trip. Participants must be approved by the trip leader. After signing
up for this trip, you will be sent a confirmation packet containing
approval materials (Participant Approval Questionnaire, Medical
Form, Liability Release Form). Each applicant (including those on
the waitlist) must fill out these forms and promptly mail them to
the trip leader. The leader will review the approval materials and
notify you of your acceptance in a timely manner.
The Sierra Club accurately and fairly budgets and prices our trips. However, unforeseen costs such as devaluation of the dollar compared to other currencies and fuel surcharges assessed by our international providers may necessitate adjustment in trip price. We will make every effort to mitigate and absorb these fees. If a price increase is necessary, however, you will have 14 days after announcement to cancel without penalty.
A birding enthusiast and naturalist, Carol Dienger began leading trips over 40 years ago. Beginning with backpack trips in the Sierra Nevada for Sierra Club families and for Santa Clara County Girl Scouts, she soon added leading trips to Baja, Costa Rica and Alaska for sea-kayaking, to Austria for cross-country skiing, and a whole variety of wilderness exploration trips in Alaska and Canada. For close to 20 years her trips have focused on natural history, and in particular, on birding. Retired from her work as an architectural designer specializing in solar mountain homes and from her volunteer job as the coordinator of the Club's national outing program in Alaska, Carol spends her newly gained "leisure time" gardening, woodworking, studying Spanish, enjoying the grandkids, and chasing birds wherever they may be. This will be her seventh trip to Ecuador.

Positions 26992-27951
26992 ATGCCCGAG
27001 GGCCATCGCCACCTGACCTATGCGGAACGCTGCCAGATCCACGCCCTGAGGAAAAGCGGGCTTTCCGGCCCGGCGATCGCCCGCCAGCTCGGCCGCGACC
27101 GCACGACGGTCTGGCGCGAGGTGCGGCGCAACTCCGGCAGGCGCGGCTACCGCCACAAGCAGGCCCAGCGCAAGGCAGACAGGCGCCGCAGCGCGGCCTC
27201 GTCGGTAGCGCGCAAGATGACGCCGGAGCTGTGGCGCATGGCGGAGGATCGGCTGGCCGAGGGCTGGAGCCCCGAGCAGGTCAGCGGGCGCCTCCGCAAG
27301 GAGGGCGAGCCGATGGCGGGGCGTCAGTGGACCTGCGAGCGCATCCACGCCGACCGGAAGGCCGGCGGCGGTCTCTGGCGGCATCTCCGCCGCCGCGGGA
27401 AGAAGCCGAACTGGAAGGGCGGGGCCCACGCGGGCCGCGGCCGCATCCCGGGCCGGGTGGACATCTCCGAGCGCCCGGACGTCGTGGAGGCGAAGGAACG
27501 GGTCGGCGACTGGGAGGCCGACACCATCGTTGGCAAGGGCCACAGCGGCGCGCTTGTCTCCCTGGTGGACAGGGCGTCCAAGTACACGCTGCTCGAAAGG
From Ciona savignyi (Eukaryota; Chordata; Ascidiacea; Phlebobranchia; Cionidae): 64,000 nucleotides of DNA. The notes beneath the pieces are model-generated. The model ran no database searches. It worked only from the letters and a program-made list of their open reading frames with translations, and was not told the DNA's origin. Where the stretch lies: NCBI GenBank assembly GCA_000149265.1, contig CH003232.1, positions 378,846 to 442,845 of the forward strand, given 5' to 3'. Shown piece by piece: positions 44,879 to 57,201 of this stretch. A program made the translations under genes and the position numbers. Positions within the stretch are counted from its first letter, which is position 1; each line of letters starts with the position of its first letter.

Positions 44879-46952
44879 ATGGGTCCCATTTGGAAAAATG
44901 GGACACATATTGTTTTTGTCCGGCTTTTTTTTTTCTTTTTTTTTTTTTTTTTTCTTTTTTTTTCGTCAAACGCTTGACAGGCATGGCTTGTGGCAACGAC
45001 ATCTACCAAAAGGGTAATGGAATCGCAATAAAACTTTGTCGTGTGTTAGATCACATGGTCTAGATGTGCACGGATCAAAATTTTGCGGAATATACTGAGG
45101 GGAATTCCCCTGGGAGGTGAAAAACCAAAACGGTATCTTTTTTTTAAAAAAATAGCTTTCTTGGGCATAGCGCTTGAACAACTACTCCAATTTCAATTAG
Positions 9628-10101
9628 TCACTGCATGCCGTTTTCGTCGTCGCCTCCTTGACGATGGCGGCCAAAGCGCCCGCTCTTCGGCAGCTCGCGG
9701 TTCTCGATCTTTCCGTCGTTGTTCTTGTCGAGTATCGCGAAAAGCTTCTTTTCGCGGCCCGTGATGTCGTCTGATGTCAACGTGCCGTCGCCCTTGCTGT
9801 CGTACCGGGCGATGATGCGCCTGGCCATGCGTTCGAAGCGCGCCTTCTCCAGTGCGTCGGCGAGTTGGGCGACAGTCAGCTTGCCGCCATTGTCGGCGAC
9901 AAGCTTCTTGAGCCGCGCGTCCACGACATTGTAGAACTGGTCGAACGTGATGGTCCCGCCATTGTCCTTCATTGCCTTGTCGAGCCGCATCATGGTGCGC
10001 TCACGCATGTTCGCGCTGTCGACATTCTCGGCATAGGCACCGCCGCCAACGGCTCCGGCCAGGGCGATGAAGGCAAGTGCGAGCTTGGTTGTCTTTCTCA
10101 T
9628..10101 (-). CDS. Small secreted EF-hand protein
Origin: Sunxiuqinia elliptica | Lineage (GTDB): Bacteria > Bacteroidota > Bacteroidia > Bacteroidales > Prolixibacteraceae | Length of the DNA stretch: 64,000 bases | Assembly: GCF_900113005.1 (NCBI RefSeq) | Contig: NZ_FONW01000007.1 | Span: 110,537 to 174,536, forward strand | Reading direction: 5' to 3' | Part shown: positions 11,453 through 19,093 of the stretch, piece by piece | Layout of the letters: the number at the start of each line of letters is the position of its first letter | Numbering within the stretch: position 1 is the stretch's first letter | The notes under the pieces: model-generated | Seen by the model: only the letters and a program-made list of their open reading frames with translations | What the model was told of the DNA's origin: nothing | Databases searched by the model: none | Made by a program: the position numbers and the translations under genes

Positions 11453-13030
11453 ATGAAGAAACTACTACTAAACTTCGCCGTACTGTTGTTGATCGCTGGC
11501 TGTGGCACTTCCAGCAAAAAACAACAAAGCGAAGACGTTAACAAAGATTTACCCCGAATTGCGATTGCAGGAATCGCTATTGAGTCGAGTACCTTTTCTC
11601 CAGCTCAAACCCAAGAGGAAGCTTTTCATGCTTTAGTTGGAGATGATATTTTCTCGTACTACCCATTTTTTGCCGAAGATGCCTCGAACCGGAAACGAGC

Your trip leader is one of the many who have a great passion for hummingbirds. She savors the gem-like names of these iridescent little beauties: Violet-throated Metal-tail, Flame-throated Sunangel, Rainbow Starfrontlet, Mountain Velvet-breast, Wire-crested Thorntail, Shining Sunbeam, and Mountain Avocetbill. The names are almost as spectacular as these miraculous little birds, which are unique to the Americas. Most lodges that cater to birders have feeders hung to attract hummers in for close observation. It is not unrealistic to see 40 or even 50 species on this trip. A list of hummingbirds that we might expect will be provided for pre-trip study.
General Notes About Sierra Club Trips